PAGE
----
Super postcode app uses a unique word combination to identify every 3m by 3m square
A ‘super postcode’ app that uses three unique words to pinpoint locations is helping UK construction teams to improve logistics and safety on sites.
What3Words is a free to use smartphone app and website that divides the world into millions of 3m x 3m squares. The location of each square is defined by a unique and permanent three word address that corresponds to GPS co-ordinates.
The system is being used by major contractors including Willmott Dixon, Skanska, Balfour Beatty and Costain to simplify the communication of delivery locations on large sites, to highlight meeting points, and to enable injured workers to communicate their location quickly.
Giles Rhys Jones, CMO at What3Words, told RIBAJ: ‘Construction sites are often in an area only covered by a general postcode or the street address just doesn't exist so project teams find What3Words particularly useful in those circumstances. It’s useful for the co-ordination of entrances and exits, where things need to be delivered or where people need to meet, as well as in emergencies.’
The addressing system is accepted by over 80 emergency services in the UK, covering fire, ambulance and police. ‘A lot of construction companies are saying to guys on sites, download this app just in case you get into trouble,’ he added.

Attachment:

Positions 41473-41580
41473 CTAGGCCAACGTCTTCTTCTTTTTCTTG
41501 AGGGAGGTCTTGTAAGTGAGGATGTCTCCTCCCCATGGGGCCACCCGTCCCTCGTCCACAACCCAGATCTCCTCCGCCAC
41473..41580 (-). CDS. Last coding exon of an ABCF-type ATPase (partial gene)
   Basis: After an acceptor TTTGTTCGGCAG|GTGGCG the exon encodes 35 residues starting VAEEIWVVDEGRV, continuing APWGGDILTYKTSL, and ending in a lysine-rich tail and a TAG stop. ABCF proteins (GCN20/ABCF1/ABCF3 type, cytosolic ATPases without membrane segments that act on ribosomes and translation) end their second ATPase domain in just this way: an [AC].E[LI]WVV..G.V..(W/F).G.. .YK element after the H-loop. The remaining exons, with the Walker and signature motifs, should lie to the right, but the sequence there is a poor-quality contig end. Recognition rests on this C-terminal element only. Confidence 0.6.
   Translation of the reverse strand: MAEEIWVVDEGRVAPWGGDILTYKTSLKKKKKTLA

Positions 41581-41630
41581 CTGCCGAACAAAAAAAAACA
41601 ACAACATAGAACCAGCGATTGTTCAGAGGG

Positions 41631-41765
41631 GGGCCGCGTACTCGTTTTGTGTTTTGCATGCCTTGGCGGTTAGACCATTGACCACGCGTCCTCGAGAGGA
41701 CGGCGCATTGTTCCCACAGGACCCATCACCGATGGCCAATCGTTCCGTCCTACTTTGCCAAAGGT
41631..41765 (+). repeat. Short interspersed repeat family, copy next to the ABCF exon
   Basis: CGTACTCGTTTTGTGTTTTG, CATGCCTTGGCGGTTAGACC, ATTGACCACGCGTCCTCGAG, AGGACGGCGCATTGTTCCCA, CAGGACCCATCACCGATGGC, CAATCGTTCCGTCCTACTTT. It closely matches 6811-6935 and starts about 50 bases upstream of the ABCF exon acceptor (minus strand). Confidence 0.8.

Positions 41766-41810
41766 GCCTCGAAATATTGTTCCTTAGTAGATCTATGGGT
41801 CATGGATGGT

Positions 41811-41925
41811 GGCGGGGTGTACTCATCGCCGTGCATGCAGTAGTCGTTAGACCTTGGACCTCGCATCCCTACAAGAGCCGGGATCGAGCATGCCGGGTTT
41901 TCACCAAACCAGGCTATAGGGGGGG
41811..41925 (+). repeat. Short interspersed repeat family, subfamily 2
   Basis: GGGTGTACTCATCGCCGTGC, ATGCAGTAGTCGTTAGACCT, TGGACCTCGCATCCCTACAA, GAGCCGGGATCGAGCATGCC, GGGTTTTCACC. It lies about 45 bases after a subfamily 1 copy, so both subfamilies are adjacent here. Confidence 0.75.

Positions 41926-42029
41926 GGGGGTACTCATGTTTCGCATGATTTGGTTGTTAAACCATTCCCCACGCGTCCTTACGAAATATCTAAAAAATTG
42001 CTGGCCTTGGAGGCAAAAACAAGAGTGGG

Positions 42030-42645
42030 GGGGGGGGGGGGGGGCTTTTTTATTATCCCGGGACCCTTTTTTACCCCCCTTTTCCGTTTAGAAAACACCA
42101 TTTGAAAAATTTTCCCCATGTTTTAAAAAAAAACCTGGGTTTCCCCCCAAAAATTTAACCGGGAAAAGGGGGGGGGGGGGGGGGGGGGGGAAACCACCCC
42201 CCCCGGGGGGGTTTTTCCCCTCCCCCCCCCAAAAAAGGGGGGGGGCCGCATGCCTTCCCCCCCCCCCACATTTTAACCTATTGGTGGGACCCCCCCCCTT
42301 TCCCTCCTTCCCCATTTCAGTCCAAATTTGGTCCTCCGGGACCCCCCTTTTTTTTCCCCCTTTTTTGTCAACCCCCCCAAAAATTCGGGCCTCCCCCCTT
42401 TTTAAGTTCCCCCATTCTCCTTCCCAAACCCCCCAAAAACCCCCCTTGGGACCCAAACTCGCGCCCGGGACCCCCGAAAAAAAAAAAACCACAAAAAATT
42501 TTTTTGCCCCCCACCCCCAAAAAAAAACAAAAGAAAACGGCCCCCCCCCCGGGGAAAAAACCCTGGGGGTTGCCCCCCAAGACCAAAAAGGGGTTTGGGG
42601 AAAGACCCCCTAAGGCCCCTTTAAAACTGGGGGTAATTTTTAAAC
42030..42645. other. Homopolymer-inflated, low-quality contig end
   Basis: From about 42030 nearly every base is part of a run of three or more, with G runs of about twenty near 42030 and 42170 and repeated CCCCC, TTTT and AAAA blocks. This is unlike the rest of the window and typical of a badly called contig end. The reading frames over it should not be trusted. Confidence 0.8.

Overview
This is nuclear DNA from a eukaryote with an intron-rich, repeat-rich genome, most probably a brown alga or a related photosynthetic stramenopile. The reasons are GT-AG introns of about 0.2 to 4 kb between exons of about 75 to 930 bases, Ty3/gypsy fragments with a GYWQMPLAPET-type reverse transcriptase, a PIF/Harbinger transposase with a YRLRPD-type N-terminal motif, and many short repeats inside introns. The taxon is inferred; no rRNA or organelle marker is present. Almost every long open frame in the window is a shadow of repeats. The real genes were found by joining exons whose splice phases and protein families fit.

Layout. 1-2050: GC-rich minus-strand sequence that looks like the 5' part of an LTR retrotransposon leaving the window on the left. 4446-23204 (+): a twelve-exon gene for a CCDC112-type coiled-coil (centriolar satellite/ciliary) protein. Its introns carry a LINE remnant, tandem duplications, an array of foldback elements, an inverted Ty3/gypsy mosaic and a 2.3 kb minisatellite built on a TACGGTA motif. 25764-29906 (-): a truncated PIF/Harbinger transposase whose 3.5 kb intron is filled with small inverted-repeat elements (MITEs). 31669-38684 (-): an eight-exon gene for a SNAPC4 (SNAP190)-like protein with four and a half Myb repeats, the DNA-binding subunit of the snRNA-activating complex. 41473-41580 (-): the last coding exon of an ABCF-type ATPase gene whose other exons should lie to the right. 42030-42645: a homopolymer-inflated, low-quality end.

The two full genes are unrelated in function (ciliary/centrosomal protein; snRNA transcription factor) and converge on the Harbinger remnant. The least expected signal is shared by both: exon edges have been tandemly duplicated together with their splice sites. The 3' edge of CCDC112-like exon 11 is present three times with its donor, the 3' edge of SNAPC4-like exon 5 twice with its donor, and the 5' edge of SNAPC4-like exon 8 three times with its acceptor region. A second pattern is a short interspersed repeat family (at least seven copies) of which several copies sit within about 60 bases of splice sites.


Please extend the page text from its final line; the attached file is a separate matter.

Skanska was the first UK construction company to make What3Words available on all employee mobile devices. The contractor integrated the system into its GIS tool to give all sites and depots three-word addresses and improve the efficiency of supply chain deliveries. Although the app is free to use, companies that want to build the code into their systems must pay for a license.
Other users of the system include the integrated delivery team working on the UK’s biggest road construction project, Highways England’s upgrade of 21 miles of the A14 between Cambridge and Huntingdon. Project partners Skanska, Balfour Beatty and Costain are using the app to help suppliers and site visitors find their way around the massive project.
According to Rhys Jones, What3Words is not intended as a replacement for precision location systems already used in construction. ‘If you're a contractor looking to drill at a location and working with skilled people it is highly likely you will be using professional surveying tools and GPS to ensure precision. But if it is a non-technical application such as “‘Where should I drop this rubble?” or “Where is the entrance to this part of the site?” and you are communicating with someone not as comfortable with or aware of GPS co-ordinates, What3Words is ideal,’ he concludes.